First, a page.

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May 10 2012

When the Camera is Too Candid

Live broadcast, by its nature, has its funny moments, whether in studio or out in the field. Equipment not working, mics that should be off suddenly coming to life, props collapsing, or wild animals breaking into the frame, and it is all hilarious, as long as it happens to another reporter or another broadcaster.

All reporters have their own stories of embarrassing/funny/slightly humiliating moments on air. The ones I can remember are an Israeli radio morning news anchor trying to crack a joke on the morning after the Olympic bid by asking me, at 7am London time, “so, which pub in east London are you in now, Daphna Baram?” to which I replied far too candidly “I’m in my east London bed, Gabi”. 15 minutes later the 7/7 bombings hit, but my phone did not ring again. Clearly Israeli broadcasters realised that they’d disturbed my sleep quite enough for one morning.

Another day I was called into the Al Jazeera studios in London to commentate on the case of an Israeli citizen who was charged with rape on the premise that he had misled his alleged victim regarding his identity by claiming he was Jewish. I was picnicking with friends on Hampstead Heath when the call came in, and said I’ll oblige if they pick me up and give me a shirt to replace the rather scruffy vest I had on. Once I was whisked into the Knightsbridge studio, a young employee jumped me, put me in a chair, and said “you are on in 30 seconds”. When I reminded her of the shirt business she sized me up rather scornfully and said “all the shirts we have here are for our presenters. Have you seen them? None of them is over size 8”. A make up artist who rushed in managed to comb some of the hay out of my hair during countdown, but I’m sure a few viewers that day were wondering who’s the hobo.

At GRNLive we often find ourselves trying to coordinate a hit while avoiding (or not) a catastrophe in the making. On the day of Muamar Gadhafi’s death one of our biggest clients managed to secure a satellite feed point for a short amount of time. We managed to find our correspondent who miraculously was staying at the same hotel as the feedpoint. The reporter did not know where in the hotel the studio was, and we were struggling to find out. All that could be heard in GRNLive’s offices was shouting “Just run! RUN!” as the correspondent ran along the hotel’s corridors, desperately looking for the right door while trying to get her lipstick on. The time slot was coming to an end and we had been watching the television screen desperately, when to our relief our reporter suddenly emerged on screen all prim, if breathless, and delivered a perfect account of events.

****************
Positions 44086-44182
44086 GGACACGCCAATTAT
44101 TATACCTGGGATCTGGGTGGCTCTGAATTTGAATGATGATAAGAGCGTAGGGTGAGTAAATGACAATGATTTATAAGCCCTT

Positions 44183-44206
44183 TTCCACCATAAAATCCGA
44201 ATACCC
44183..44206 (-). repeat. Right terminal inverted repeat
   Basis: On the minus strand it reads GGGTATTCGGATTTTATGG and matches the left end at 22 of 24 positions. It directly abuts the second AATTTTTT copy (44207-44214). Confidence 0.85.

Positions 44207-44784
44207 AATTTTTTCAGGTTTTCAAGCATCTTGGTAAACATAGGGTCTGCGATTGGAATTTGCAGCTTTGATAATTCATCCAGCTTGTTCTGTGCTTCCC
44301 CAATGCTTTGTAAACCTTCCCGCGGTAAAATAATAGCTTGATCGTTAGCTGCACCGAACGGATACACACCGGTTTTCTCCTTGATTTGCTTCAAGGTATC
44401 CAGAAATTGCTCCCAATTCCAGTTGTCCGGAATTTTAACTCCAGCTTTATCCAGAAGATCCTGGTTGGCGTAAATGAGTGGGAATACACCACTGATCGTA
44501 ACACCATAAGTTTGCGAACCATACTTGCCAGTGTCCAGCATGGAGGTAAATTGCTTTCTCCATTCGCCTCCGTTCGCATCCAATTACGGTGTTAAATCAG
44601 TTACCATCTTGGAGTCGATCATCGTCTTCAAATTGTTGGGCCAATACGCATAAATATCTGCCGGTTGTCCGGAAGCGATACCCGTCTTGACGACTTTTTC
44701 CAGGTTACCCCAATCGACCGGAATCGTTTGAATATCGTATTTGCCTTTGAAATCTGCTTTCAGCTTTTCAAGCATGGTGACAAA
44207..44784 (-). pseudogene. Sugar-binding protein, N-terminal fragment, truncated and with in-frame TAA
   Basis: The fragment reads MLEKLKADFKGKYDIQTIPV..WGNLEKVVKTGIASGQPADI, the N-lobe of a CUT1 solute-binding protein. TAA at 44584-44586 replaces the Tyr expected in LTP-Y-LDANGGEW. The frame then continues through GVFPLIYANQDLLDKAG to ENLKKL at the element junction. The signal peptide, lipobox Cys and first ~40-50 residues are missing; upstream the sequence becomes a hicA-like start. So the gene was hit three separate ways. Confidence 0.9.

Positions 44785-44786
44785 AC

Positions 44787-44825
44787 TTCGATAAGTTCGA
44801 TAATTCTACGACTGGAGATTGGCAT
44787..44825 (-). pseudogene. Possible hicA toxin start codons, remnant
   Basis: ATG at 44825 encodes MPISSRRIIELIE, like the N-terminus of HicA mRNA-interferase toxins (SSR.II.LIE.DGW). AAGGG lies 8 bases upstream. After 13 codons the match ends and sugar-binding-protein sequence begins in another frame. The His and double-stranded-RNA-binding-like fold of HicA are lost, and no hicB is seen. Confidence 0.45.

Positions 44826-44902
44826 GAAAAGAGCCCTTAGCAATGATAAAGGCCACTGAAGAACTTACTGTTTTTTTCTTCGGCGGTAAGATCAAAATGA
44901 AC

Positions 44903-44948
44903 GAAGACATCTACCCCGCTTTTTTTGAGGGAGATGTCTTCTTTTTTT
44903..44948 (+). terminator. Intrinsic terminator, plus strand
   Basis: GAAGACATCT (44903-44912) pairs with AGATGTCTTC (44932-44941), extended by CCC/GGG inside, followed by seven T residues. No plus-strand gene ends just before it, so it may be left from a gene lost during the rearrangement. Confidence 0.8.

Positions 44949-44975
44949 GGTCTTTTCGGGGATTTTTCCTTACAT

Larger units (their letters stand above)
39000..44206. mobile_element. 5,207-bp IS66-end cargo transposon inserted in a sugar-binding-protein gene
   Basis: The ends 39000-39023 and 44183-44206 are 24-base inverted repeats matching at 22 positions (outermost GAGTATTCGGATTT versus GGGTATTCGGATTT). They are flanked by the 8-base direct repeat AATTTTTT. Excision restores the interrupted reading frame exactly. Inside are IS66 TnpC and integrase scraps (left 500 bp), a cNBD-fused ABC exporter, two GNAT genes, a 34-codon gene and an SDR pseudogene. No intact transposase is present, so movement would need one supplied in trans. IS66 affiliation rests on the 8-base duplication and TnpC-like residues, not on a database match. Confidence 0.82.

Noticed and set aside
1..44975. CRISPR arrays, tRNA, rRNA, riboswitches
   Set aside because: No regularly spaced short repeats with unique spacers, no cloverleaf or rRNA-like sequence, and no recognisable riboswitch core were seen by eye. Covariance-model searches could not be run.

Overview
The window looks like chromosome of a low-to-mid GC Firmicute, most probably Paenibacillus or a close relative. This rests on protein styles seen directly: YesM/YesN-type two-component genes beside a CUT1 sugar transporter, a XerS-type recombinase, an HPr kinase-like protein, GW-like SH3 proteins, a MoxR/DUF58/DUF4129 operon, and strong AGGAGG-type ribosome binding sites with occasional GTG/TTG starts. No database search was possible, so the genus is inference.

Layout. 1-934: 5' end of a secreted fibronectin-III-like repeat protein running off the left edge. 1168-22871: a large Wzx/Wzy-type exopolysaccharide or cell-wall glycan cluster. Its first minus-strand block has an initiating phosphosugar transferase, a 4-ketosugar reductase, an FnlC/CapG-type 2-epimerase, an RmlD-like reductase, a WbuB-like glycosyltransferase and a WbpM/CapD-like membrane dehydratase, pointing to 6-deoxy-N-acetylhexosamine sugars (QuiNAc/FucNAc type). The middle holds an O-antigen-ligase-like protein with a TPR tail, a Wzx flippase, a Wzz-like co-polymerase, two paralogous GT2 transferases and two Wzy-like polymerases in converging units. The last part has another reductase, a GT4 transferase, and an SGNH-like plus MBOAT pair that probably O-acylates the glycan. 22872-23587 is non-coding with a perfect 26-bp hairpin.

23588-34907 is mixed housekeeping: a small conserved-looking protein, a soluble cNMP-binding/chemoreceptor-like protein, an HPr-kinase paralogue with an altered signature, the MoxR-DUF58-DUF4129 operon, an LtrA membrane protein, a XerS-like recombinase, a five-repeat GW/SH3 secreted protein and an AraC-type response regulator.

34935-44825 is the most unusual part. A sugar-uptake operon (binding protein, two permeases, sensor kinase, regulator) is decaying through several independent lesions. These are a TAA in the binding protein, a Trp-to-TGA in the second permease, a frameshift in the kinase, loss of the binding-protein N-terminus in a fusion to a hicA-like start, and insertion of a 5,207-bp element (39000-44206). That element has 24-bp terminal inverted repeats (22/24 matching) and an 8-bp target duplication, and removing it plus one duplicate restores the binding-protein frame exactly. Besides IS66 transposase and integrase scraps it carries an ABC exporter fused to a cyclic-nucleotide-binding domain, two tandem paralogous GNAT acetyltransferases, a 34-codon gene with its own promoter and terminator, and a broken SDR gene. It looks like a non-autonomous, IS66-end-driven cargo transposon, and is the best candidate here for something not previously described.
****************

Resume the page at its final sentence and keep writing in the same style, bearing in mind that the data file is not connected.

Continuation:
In Tbilisi in 2008, during the Russian invasion, we had a call from one of our clients asking if we could kindly ask our correspondent to “keep her hair tied back next time she goes on camera”. It transpired that the correspondent was reporting from an exposed outdoor feedpoint, and her hair kept flying into her face. While I was making the hair-design consultancy phone call others were watching the video and assessing the magnitude of the disaster. “It did look a bit like an episode of Desperate Housewives” she concluded.

The gaffs are not always coming from the correspondent’s end. The studio often provides its own mess-ups. One of our correspondents in Baghdad before the fall of the city, was asked by a news anchor whether the female minder assigned to him was attractive. The reporter, taken by surprise by the audacity of the question, went mute for a few long seconds.

YouTube offers a large selection of awkward and funny news moments, collected mishaps, assorted on-air accidents, angry reporters following misunderstandings with studio, racist gaffs and hiccups that are the result of slightly blue minded anchors.

After spending an afternoon of chuckles in the office reminiscing and watching broadcast glitches, we decided to declare GRNLive’s correspondents funny moments competition. Tell us about yours, attach a video or audio if you have them (but tell us the story anyway), and the best story (chosen by the impartial light minded GRNLive team) will win an iPod Touch (terribly useful for shooting footage and recording audio, among other things). Don’t be shy – a giggle shared is a giggle multiplied!

1 comment

  1. Simon Lane

    Comedy? Without a shadow of a doubt, a CBS Radio two-way from Rio de Janeiro in 2003 to report on an accident at the Brazilian Space Agency launch site. I was in bed at the time as we had a bunch of rowdy Spanish relatives staying (they always arrive en masse, this time with DJ and fire-eater) and had only reverted to the horizontal at sunrise. Would it be OK to call back in five minutes? With a half-consumed coffee, cigarette and newspaper, I perched beside my wife on the bed and embarked on an authoritative monologue, declaring that the accident had indeed been terrible. “Yes, terrible. Many lives lost,” I continued. “Twenty-one scientists, in fact,” ripping through the sports section. Explaining that the launch site is located at Alcântara, some fourteen hundred miles due north of Rio, I was heartily nudged by my wife who, thinking I was on the phone to a friend, felt emboldened to correct me in the most voluble and insistent terms. “Nowhere near there. Can’t be north. It’s down south. São Paulo state.” An American audience was thus introduced to the directional ambiguities of my adopted country. Or the one that adopted me. The dispute with my wife continued as I paused to allow my interviewer to press me further, but there would be no consensus. He did call me back though afterwards to say he had enjoyed the experience. My wife meanwhile, not one to bear a grudge, had gone back to sleep, leaving me to orientate myself correctly. – Simon Lane, Rio de Janeiro, 12 May 2012

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